There’s an interesting book in Jim Lewis’s The King is Dead. It’s about 150 pages long, and it centers on Walter Selby -- a good but flawed and fragile man who witnesses a tragedy, then goes on to commit one of his own. However, after Lewis shifts away from Walter’s story, the book insists on continuing for another 100 pages, at which point we wonder, “What became of that interesting man and the horrifying inner struggle he must be facing now?”
Unfortunately, that question isn’t answered until the end of the book, and, while the end seems fitting, by that point the viewpoint is that of Walter’s son, Frank, who, though interesting, doesn’t quite have the complexity of his father.
But I’m getting ahead of myself. The story does begin as the tale of Walter Selby, World War II veteran and rising politician. Walter, though he doesn’t learn it until later, is also part black – a very small part, but at a time when such a thing could dampen a career. Even before he learns of his ethnic makeup, Walter is haunted by a variety of demons. The greatest of these is perhaps his experience in the war, which included the death of a fellow soldier, a Cajun taken by many racist fellow soldiers to be black. Though Walter isn’t directly responsible for his death, the memory stays with him.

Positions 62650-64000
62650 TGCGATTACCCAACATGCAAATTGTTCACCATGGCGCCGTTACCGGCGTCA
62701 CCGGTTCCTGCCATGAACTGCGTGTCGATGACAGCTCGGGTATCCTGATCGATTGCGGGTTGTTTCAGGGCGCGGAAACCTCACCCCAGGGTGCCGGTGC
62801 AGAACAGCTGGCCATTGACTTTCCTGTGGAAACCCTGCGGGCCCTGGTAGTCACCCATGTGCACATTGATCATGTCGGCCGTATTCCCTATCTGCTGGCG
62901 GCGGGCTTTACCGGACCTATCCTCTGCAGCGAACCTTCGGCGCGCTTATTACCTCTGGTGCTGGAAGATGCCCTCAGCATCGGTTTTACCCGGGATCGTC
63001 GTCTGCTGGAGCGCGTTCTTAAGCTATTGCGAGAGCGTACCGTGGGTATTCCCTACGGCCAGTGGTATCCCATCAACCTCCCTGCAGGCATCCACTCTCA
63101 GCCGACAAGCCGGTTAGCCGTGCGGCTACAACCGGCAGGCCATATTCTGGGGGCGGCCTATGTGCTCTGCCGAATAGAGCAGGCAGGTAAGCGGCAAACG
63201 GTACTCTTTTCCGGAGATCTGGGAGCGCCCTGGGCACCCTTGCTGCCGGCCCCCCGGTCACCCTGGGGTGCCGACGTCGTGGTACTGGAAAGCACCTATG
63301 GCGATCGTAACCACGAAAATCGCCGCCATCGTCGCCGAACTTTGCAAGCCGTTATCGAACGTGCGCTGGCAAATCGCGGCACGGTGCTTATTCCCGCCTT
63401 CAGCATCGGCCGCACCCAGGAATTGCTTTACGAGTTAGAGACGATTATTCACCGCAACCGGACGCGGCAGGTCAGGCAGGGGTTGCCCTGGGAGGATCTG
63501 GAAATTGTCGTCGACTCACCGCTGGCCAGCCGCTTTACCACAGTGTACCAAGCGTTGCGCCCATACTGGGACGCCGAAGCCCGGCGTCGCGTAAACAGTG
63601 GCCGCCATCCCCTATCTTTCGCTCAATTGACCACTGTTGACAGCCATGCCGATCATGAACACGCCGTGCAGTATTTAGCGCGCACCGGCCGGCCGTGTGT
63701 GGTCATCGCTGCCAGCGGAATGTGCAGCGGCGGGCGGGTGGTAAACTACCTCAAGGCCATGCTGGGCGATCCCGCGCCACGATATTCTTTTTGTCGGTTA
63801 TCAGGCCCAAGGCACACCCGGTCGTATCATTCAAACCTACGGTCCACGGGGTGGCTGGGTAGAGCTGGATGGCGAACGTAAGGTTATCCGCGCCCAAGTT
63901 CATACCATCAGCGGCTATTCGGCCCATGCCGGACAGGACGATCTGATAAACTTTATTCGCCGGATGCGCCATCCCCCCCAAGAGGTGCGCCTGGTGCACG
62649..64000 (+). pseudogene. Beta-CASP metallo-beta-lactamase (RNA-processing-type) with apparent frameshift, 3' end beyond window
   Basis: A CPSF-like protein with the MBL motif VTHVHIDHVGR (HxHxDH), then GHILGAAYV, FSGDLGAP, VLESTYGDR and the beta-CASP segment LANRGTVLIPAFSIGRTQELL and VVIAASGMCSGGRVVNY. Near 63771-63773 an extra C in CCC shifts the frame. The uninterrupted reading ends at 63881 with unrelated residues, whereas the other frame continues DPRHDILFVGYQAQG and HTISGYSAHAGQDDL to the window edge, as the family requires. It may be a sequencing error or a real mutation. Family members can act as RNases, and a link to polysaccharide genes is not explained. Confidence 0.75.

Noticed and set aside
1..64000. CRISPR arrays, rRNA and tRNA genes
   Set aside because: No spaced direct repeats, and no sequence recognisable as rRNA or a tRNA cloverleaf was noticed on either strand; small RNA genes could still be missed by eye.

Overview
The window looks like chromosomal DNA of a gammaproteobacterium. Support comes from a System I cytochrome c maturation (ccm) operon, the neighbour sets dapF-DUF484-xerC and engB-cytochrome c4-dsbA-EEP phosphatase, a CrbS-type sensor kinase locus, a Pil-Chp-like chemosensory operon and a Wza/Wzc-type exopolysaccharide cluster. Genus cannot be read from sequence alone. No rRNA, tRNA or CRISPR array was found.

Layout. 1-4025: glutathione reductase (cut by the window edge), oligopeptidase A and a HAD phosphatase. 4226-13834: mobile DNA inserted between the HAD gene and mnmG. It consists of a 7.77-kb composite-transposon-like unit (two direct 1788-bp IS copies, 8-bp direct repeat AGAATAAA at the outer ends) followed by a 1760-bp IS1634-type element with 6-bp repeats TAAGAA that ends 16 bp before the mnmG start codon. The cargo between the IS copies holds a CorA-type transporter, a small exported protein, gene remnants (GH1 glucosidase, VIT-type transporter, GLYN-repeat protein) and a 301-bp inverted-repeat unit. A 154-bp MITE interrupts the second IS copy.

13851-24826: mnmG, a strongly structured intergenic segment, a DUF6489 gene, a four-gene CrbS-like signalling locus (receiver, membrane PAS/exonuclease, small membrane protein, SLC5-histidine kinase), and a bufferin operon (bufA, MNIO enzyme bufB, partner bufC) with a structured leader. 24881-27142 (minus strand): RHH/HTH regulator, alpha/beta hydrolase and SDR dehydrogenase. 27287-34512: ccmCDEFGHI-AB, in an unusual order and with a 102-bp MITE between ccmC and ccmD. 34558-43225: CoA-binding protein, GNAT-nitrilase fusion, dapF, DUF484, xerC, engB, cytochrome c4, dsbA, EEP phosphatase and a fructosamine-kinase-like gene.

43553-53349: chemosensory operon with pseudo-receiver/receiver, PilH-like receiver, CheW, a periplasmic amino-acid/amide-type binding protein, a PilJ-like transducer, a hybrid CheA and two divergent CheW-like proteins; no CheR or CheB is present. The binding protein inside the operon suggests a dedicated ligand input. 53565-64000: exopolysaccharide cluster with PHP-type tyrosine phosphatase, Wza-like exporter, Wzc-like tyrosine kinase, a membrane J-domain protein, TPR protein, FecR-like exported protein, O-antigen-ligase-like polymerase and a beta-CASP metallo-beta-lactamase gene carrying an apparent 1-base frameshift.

Walter has a wife, Nicole, whom he loves deeply but often leaves behind while he focuses on his career. We see this from both sides – Walter, trying to do what is required of him, and Nicole, getting understandably restless. Then Walter is witness to something horrible – which he feels he could have stopped, but probably couldn’t have – and returns home to find that problems with his marriage have escalated in ways he never expected. He snaps, does something vicious and permanent that he almost instantly regrets and goes to jail.
At this point, I would have liked to see the story follow Walter. To see how he lives with his crime from day to day. I imagine that it becomes part of him, a ball of remorse sitting heavy inside him. That’s an interesting story – a man, good and virtuous, except for one terrible deed.
But that’s not what happens. Instead, the story flips to Frank, Walter’s son, who was just a child when his father was arrested. Now he’s grown, an actor who doesn’t seem to work much. There’s some ill-examined subplot about a mysterious women recruiting him for a film, and some poignant but ultimately unnecessary flashback stuff about Frank’s teenage romance with a mentally ill woman. It’s not terrible, but Frank’s story is just less interesting than Walter’s. Why, I wonder, would Lewis drop a character we had already developed a relationship with to focus on a virtual stranger?
There are many good things about The King is Dead, but there could have been more.